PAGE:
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29 September 2023
Related Work: A Critical Taxonomy of Prior Art
In almost any research paper, it is mandatory to have a section titled “Related Work” (or “Related Works”), where you refer to the results previously obtained by other authors or yourself. By including this section in your paper, you are not only paying respect to those who laid the foundation for your results, but also motivating and guiding your readers. Most of them may not be aware of existing studies or the importance of the problem you are solving. You must put these guys into context.
As far as I understand it, a well-crafted “Related Work” section should convey the following message:
- Not only you believe that the problem is important,
- Previous studies have either overlooked or failed to solve it, and
- Your research is not a mere replication of someone else’s work.
Before diving in, let’s clarify that the “Related Work” section is not the place to explain foundational concepts like Deep Learning or Dataflow Architecture. That’s what the “Background” section is for. In “Related Work,” it’s assumed that the reader is already familiar with the subject matter.
To effectively communicate the three-fold message, create a taxonomy of existing studies. In simple terms, classify them. For instance, if your paper focuses on a new type of cat food designed to extend feline longevity and improve happiness, your “Related Work” section might look like this:
There are three categories of research related to our
study: cat food, cat happiness, and cat lifespan.
Earlier studies [2, 13, 8] have suggested that
cat food containing meat , potato , and
fish  results in complaints in only 7.5% of all
cases. However, no experiments have been conducted
with food made from fruits.
The happiness of cats and other pets has been
studied by Johnson  and Dickson . They
identified a strong correlation between the mood
of a pet's owner and the mood of the pet. However,
they did not investigate the effect of food on cat
It has been observed [15, 18] that cats live
longer when they consume food with fewer carbohydrates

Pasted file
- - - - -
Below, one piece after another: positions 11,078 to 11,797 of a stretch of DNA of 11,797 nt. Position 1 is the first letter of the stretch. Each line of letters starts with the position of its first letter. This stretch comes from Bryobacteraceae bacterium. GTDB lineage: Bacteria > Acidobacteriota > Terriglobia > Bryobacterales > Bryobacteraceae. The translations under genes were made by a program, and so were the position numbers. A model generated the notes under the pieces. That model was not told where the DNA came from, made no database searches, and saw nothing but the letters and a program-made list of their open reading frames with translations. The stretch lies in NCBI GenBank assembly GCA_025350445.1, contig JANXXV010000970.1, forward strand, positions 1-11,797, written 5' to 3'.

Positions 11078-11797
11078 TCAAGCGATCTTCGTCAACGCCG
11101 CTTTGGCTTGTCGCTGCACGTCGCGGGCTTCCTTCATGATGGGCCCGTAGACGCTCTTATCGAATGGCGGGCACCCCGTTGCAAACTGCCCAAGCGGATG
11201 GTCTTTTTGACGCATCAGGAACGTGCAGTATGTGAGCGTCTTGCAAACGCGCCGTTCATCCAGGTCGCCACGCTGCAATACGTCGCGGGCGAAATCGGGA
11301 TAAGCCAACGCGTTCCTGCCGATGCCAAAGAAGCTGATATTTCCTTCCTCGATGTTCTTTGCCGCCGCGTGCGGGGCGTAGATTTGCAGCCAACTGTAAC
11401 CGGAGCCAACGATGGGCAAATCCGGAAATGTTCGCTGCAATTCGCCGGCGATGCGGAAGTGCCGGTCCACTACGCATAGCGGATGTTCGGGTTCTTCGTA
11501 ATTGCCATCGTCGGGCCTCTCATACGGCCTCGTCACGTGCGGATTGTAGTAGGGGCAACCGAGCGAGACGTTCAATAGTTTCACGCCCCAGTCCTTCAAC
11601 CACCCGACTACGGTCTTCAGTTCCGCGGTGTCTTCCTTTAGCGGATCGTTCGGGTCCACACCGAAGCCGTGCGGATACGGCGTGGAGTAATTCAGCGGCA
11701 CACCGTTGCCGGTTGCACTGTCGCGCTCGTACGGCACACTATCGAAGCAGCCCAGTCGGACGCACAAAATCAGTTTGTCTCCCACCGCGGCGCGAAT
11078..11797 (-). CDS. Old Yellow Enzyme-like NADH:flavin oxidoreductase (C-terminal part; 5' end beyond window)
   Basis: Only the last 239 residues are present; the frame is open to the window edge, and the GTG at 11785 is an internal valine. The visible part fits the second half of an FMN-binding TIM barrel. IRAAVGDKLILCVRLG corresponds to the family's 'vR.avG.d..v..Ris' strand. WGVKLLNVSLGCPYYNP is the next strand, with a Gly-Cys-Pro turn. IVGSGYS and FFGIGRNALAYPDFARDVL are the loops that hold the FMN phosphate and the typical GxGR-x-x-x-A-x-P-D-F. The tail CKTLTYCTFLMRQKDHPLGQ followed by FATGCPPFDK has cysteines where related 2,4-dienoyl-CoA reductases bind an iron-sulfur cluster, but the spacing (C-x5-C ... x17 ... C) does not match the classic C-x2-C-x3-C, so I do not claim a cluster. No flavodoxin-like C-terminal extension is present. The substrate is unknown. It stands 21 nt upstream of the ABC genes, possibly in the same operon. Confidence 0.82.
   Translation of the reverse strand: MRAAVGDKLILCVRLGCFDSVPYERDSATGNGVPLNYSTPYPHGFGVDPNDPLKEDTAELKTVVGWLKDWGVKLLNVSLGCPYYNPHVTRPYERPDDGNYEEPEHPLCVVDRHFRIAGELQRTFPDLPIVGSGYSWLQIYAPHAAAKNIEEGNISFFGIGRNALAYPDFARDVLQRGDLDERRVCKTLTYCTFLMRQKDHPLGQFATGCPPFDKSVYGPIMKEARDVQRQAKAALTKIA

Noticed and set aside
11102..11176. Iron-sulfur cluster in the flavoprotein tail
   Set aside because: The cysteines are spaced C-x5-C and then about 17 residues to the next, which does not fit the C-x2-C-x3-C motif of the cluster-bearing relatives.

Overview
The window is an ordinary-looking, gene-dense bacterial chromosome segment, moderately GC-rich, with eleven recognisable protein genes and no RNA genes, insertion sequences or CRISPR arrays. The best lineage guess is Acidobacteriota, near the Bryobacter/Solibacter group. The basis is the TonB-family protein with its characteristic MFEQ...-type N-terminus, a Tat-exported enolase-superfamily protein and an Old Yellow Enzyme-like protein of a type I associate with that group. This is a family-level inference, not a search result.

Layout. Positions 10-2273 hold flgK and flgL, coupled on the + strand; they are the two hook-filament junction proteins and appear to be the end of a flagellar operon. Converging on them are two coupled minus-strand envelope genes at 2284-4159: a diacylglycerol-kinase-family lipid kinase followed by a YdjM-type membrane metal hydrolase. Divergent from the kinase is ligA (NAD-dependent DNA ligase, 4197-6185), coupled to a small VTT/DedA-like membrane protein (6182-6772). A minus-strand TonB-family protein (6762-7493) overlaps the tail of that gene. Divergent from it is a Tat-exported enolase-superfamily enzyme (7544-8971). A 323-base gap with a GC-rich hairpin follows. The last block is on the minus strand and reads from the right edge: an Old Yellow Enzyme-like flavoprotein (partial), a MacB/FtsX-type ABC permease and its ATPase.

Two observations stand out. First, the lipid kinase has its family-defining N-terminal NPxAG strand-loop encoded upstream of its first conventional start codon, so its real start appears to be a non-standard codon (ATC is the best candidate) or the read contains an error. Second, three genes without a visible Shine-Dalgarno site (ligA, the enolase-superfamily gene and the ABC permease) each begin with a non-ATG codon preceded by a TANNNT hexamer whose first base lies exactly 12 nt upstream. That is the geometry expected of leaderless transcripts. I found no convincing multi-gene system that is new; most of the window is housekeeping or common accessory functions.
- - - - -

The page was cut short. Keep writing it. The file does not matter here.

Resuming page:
and more protein. However, these experiments were
conducted with cats living in only one city, which
limits the applicability of these studies.
To the best of our knowledge, the method of feeding
cats with fruits to increase their happiness and
prolong their lives has not been studied yet.
Note the use of the word “however” in the last sentence of each paragraph. It highlights gaps in existing research that your study aims to fill. The final paragraph confirms your awareness that your research is unique. While you might be mistaken, explicitly stating your unawareness would make it an honest mistake.
In this toy example, we’ve categorized all relevant prior work into three groups. We’ve cited key papers in each category and summarized their findings relevant to our study. We’ve also highlighted areas that our research will address, emphasizing its novelty.
When gathering references for the “Related Work” section, you’ll likely encounter many papers worth mentioning. How do you decide which to cite? Consider the following factors:
- Relevance: The closer it is to your topic, the better.
- Citations: Opt for papers that are cited more frequently.
- Venue: Consult journal rankings and conference rankings to choose the most reputable sources.
Lastly, Google Scholar is the best place for finding prior work. If you can’t access a PDF version of a paper, try the Telegram bot: @scihubbot.
These articles and books might also be helpful:
- How to write a Related Work… (video) by Simone Silvestrini
- Literature Review: Step by Step… (video) by David Stuckler
- A Formula for Academic Papers: Related Work by Jaime Teevan
- How to write a research paper in science by Luca Longo
- Writing the Literature Review by Niklas Elmqvist
- Why I Don’t Write a “Related Work” Section by Steve Haroz
- How to get a paper accepted at OOPSLA by Kent Beck et al.
- Write good papers by Daniel Lemire
- Common mistakes in technical writing by Wojciech Jarosz
- How to Write a Good Scientific Paper by Chris A. Mack
- Writing for Computer Science by Justin Zobel